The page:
Human Diversity within the U.S. Human Diversity within the U.S.
 

Natural and Physical Sciences Natural and Physical Sciences
 

Social Sciences Social Sciences
 

The K-State 8 icons shown above are also used in Kansas State University’s student information system (KSIS).

Overview of K-State 8 requirements

The intent of The K-State 8 is for students to explore the perspectives of disciplines that may be quite different from those of their own majors. For that reason, a minimum of four different course prefixes (e.g., AGEC, MATH, FSHS) must be represented to fulfill K-State 8 requirements.

Each student must successfully complete credit-bearing courses to cover all the K-State 8 areas. Some of the K-State 8 areas may be covered in the student’s major.

Departments have decided which courses to designate for one or two K-State 8 areas. K-State 8 designations are noted both in the Undergraduate Catalog and in KSIS.

When a course is tagged for two K-State 8 areas, the student may count that course toward both areas. However, students are strongly encouraged to enroll in a variety of courses and experiences that offers them a genuine breadth of perspective.

For more information

  • Consult your advisor.
  • Check each term’s Course Schedule.
  • More information about the K-State 8 is available on the web.

K-State 8 policy for changing majors

Changing majors will not affect students’ general education requirements in the K-State 8.

K-State 8 policy for double majors and dual degrees

A student must meet K-State 8 requirements for only one degree/major.

Transfer students

Transfer students are required to cover all eight (8) of the K-State 8 areas and should check with their academic advisors to determine how best to apply transfer credits to the K-State 8.

General Education: UGE

The College of Architecture, Planning and Design assures that all degree programs provide breadth through the completion of 18 credit hours to fulfill the university’s general education requirements. These 18 credit hours must be approved university general education courses from outside the professional major designation.

At least 6 credit hours of the 18 credit hours must be taken in courses numbered 300 or above and no more than two courses from any single discipline (as defined by the course prefix) may be counted toward the required 18 credit hours of university general education electives.

Courses used to fulfill university general education credit cannot be in the student’s major.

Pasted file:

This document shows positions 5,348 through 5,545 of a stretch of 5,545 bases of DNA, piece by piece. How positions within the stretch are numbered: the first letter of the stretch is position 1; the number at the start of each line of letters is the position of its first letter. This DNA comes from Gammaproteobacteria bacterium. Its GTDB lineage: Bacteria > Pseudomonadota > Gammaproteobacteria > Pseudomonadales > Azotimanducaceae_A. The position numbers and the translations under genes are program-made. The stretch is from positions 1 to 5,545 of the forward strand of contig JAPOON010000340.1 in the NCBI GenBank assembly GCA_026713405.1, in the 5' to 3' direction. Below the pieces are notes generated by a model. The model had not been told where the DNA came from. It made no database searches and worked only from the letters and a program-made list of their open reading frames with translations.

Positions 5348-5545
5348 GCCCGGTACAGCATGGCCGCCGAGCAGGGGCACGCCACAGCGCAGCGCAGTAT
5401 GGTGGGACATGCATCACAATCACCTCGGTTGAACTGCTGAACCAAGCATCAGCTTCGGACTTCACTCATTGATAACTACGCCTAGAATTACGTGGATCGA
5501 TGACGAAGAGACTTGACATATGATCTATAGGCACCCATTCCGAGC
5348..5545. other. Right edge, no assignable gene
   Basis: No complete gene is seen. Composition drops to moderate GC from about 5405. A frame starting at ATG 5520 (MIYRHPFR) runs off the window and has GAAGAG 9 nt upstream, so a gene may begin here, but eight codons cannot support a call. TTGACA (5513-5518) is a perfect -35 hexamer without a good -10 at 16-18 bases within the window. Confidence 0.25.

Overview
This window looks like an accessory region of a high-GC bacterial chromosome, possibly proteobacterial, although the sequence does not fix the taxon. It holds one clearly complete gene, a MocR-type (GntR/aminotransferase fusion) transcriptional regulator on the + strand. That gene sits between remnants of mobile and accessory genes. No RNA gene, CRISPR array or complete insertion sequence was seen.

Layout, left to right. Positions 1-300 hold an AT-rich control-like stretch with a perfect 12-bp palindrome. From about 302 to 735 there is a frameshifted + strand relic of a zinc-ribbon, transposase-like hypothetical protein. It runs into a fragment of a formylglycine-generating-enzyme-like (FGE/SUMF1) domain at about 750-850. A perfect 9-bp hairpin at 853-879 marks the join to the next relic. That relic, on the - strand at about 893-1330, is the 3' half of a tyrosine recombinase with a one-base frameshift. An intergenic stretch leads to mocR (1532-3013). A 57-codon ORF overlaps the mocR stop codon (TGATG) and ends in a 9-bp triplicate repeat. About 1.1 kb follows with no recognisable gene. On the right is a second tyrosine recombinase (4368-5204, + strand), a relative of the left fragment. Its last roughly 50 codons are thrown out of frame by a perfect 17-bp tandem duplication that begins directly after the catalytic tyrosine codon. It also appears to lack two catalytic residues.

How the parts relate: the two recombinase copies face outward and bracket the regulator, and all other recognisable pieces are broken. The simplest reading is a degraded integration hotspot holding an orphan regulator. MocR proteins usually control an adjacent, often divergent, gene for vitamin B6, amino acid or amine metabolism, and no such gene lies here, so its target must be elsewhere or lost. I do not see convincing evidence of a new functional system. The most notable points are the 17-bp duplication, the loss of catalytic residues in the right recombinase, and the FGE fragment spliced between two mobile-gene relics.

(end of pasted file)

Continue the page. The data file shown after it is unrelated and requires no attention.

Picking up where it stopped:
Students develop their programs of university general education with the ongoing assistance of their academic advisor.

Those electives listed with a specific designation, such as professional, must be chosen from those courses in the indicated field that are open to the student.

For more information about UGE requirements, see the Undergraduate Degrees  section of this catalog. For a current list of approved UGE courses, see the Registrar’s Office website.

Student academic creations

All programs involve extensive project work. Students are advised to budget sufficient funds to cover the cost of equipment, materials, and supplies. Material costs will be higher than those published for non-studio curricula.

Student academic creations are subject to Kansas State University and Board of Regents intellectual property policies. The Regents policy states:

” The ownership of student works submitted in fulfillment of academic requirements shall be with the creator(s). The student, by enrolling in the institution, gives the institution a non-exclusive royalty-free license to mark on, modify, retain the work as may be required by the process of instruction, or otherwise handle the work as set out in the institution’s intellectual property policy or in the course syllabus. The institution shall not have the right to use work in any other manner without the written consent of the creator(s).” ” Otherwise handle,” as referenced in this policy, includes display of student work in various media and use for accreditation purposes.

K-State’s intellectual property policy.

Study Abroad

Students can earn academic credit by studying abroad in Italy, Australia, Denmark, England, Germany or the Czech Republic. Specific information is available from the associate dean of student services. Specific requirements vary among the departments.

Internship

Internships are available with private practitioners, corporations, and government agencies. Students earn academic credit and a salary while on internship. Specific requirements vary among the departments.

Kansas City Design Center (KCDC)

The opportunity to study in the heart of downtown Kansas City, at a nationally recognized non-profit partnership among local civic leaders, professional designers and planners and students who are actively seeking urban design and planning solutions for this major metropolitan area. http://www.kcdesigncenter.org/

Extracurricular activities

The college offers opportunities for students to become involved in such activities as student government, student chapters of professional societies, college ambassadors, peer educators, Open House, and the student journal, OZ.